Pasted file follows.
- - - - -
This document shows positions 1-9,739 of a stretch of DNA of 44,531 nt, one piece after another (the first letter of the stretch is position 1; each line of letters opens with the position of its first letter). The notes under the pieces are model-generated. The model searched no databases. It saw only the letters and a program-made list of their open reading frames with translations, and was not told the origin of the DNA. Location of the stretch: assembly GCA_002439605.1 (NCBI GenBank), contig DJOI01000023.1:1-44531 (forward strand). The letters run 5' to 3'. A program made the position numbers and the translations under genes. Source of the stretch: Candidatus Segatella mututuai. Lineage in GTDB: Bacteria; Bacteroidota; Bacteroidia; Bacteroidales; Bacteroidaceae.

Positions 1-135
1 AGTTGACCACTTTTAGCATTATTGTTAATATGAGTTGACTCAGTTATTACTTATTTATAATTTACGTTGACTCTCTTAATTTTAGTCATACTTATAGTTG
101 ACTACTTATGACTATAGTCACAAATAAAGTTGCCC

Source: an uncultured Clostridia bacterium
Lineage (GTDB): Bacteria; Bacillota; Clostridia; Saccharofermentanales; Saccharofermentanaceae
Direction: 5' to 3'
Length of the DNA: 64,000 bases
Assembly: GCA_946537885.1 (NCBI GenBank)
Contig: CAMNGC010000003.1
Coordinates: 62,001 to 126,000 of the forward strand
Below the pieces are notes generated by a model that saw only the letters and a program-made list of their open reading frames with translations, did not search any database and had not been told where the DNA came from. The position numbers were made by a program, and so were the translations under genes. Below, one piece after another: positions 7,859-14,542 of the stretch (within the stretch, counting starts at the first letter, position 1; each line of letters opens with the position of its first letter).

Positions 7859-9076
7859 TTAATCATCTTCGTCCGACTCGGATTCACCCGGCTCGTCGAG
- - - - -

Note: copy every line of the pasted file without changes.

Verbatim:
This document shows positions 1-9,739 of a stretch of DNA of 44,531 nt, one piece after another (the first letter of the stretch is position 1; each line of letters opens with the position of its first letter). The notes under the pieces are model-generated. The model searched no databases. It saw only the letters and a program-made list of their open reading frames with translations, and was not told the origin of the DNA. Location of the stretch: assembly GCA_002439605.1 (NCBI GenBank), contig DJOI01000023.1:1-44531 (forward strand). The letters run 5' to 3'. A program made the position numbers and the translations under genes. Source of the stretch: Candidatus Segatella mututuai. Lineage in GTDB: Bacteria; Bacteroidota; Bacteroidia; Bacteroidales; Bacteroidaceae.

Positions 1-135
1 AGTTGACCACTTTTAGCATTATTGTTAATATGAGTTGACTCAGTTATTACTTATTTATAATTTACGTTGACTCTCTTAATTTTAGTCATACTTATAGTTG
101 ACTACTTATGACTATAGTCACAAATAAAGTTGCCC

Source: an uncultured Clostridia bacterium
Lineage (GTDB): Bacteria; Bacillota; Clostridia; Saccharofermentanales; Saccharofermentanaceae
Direction: 5' to 3'
Length of the DNA: 64,000 bases
Assembly: GCA_946537885.1 (NCBI GenBank)
Contig: CAMNGC010000003.1
Coordinates: 62,001 to 126,000 of the forward strand
Below the pieces are notes generated by a model that saw only the letters and a program-made list of their open reading frames with translations, did not search any database and had not been told where the DNA came from. The position numbers were made by a program, and so were the translations under genes. Below, one piece after another: positions 7,859-14,542 of the stretch (within the stretch, counting starts at the first letter, position 1; each line of letters opens with the position of its first letter).

Positions 7859-9076
7859 TTAATCATCTTCGTCCGACTCGGATTCACCCGGCTCGTCGAG